The post below comes from 2019. I have updated it here with statistics relating to 2022, taken from Deathwatch 2022.
Click here to read our Deathwatch 2022 Report.
It is important to note that this and previous years death tolls are almost entirely made up of the deaths we learn of from official race day reports. Countless others are taken away from the racetrack and killed behind the scenes when it is clear they cannot (or were chosen not to) be saved, indicating that although high and devastating, these findings are still grossly understated.
- At least 139 horses were killed on track for a number of reasons, most commonly for catastrophic front limb injury (46)
- On average at least one horse will die on Australian racetracks every 2.5 days
- At least nine horses died from cardiac causes
- The state with the highest recorded deaths was NSW (55) followed by VIC (37) and QLD (20)
- Fifty-five of the horses that were reported to have been killed had been raced as two-year-olds
- Ten horses were only two years old when they died on track
- Two horses are still listed as ‘active’ on the Racing Australia website at the time of writing,
- All states failed on several occasions to upload race replays where a horse died. NSW was the worst culprit, editing or failing to upload replays where a horse died on at least seven occasions.
Remembering Medora, Dispatch, Dulcify, Verema, Admire Rakti, Araldo, Red Cadeaux, Regal Monarch, and Cliffsofmoher–who each died during or soon after racing in the Melbourne Cup.
Today the Melbourne Cup takes place. It has become known as the race that stops a nation. But the reality is, it really should be the nation that stops a race—and all other horse races—because of the cruelty that is integral to the horse racing industry. A brief history indicates this.
The race was first run in 1861 to a crowd of 4,000 people. Two horses died in that first race. An article in the Australian Dictionary of Biography describes the race: Medora’s front legs gave way and she fell heavily, bringing down her jockey, Henderson. Dispatch rounded the turn and somersaulted over her, careered into the picket fence and threw her jockey, Morrison. Next came Twilight who collapsed on top of them, bringing Haynes down with her. Unhurt, she broke loose before heading off across the course and was disqualified. Nearby spectators anxiously dragged the fallen horses off the track before the others came round the course again. The jockeys also sustained injuries; Henderson’s shoulder was dislocated and Morrison’s right collar broken. The injury to his right side was such that he could only walk with assistance and had to be taken to Melbourne Hospital. (see http://adb.anu.edu.au/essay/1)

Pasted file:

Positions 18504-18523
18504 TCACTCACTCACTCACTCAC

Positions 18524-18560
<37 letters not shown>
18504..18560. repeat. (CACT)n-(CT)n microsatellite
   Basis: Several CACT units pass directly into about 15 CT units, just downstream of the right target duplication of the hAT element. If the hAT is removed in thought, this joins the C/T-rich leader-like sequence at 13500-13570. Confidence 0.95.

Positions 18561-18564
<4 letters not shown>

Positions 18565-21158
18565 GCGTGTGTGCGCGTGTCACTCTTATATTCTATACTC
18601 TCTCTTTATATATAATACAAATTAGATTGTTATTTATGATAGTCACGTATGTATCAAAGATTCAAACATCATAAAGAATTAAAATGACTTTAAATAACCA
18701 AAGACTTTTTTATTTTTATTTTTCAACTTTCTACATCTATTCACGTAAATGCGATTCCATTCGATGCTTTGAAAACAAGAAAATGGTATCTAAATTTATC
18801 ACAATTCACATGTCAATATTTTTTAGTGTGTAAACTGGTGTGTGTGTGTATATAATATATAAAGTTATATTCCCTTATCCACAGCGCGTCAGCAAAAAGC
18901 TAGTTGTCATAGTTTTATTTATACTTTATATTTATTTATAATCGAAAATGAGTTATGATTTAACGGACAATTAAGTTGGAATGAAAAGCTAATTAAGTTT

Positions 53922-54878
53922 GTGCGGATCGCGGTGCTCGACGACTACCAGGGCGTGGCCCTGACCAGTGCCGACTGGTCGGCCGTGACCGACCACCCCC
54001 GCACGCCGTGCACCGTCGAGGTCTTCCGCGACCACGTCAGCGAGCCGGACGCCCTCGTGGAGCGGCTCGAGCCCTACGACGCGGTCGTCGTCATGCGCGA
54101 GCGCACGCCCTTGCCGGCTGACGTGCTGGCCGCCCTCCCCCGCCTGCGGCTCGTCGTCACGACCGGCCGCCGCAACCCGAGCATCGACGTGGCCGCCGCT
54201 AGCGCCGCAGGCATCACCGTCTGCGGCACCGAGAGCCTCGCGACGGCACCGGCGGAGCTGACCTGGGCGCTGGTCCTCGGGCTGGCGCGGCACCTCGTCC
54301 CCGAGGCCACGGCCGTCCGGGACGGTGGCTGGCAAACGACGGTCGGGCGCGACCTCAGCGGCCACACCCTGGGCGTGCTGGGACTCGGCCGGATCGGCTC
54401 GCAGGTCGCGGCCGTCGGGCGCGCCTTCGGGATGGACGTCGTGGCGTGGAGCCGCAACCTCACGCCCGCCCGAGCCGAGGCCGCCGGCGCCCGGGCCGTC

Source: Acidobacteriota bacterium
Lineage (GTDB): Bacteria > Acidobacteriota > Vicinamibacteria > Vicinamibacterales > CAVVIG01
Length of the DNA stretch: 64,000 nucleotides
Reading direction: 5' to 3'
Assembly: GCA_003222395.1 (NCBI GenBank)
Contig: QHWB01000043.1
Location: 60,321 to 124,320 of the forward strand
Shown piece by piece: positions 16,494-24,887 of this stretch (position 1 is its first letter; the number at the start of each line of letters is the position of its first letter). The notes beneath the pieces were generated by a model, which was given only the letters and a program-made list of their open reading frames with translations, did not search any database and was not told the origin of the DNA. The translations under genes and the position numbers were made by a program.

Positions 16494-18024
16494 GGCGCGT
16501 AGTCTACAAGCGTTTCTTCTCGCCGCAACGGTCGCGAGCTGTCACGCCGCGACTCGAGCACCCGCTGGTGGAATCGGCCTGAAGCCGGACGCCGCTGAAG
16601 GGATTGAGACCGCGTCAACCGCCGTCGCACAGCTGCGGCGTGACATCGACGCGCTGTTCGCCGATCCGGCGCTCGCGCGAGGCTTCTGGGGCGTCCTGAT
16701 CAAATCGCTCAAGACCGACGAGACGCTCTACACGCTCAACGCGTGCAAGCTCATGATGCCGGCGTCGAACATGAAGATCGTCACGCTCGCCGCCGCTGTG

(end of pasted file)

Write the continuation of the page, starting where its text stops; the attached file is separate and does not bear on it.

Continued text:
In 1881, Jockey John Dodd died as a result of injuries received while riding Suwarrow in the race. The horse survived.
In 1979, Dulcify broke his hip 400m from the finishing post in the 1979 Melbourne Cup and was taken to the Melbourne stables of his trainer, where he was euthanased by a vet in the back of a horse float.
In 2013, a horse named Verema was euthanased right on the Flemington racetrack, although green tarps prevented the crowd from seeing what was happening.
Two horses died due to racing in the 2014 Melbourne Cup. Cup favourite Admire Rakti, who was carrying the heaviest weight since Think Big (1975), died of heart failure in his stall after the race, and Araldo broke his leg and had to be euthanased after being spooked by a flag in the crowd after the race.
In 2015, Red Cadeaux, the only horse to finish 2nd in the race on 3 occasions, and a public favourite, did not finish due to a fetlock injury and had to be euthanased 2 weeks later.
In 2017, Regal Monarch broke his right leg and had to be euthanased. Such deaths take place because it is difficult for a horse’s fractured bone to heal. So a broken bone spells death.
In 2018, Cliffsofmoher had to be put down after fracturing a shoulder early in the Cup. He was euthanased on the track, right in front of the grandstand, behind a large green sheet.
In 2015, 132 racehorses died on race courses across Australia due to repeat injuries, according to the Coalition for the Protection of Racehorses. That’s about one death every three days.
Has that terrible figure produced a response from racing authorities, to lessen the death toll? Not at all—in fact, the number of death has grown in the intervening years. From July 2016 until July 2017, 137 horses died on Australian racetracks. That is an outrageous number.
The most recent set of figures kept by the Coalition for the Protection of Racehorses indicate that over the past year, the most common reason for a racehorse dying was catastrophic front limb injury (61), whilst 7 horses collapsed and died on the track, 10 horses died from cardiac causes, and 5 horses died from bleeds.
We need to stop this cruelty. This is actually the race that shames a nation. The whole industry, however, is riddled with practices and customs that perpetuate cruelty and cause regular deaths, as the recent ABC 7:30 report has demonstrated. (see https://www.abc.net.au/7.30/the-dark-side-of-the-horse-racing-industry/11614022)
Say Nup to the Cup.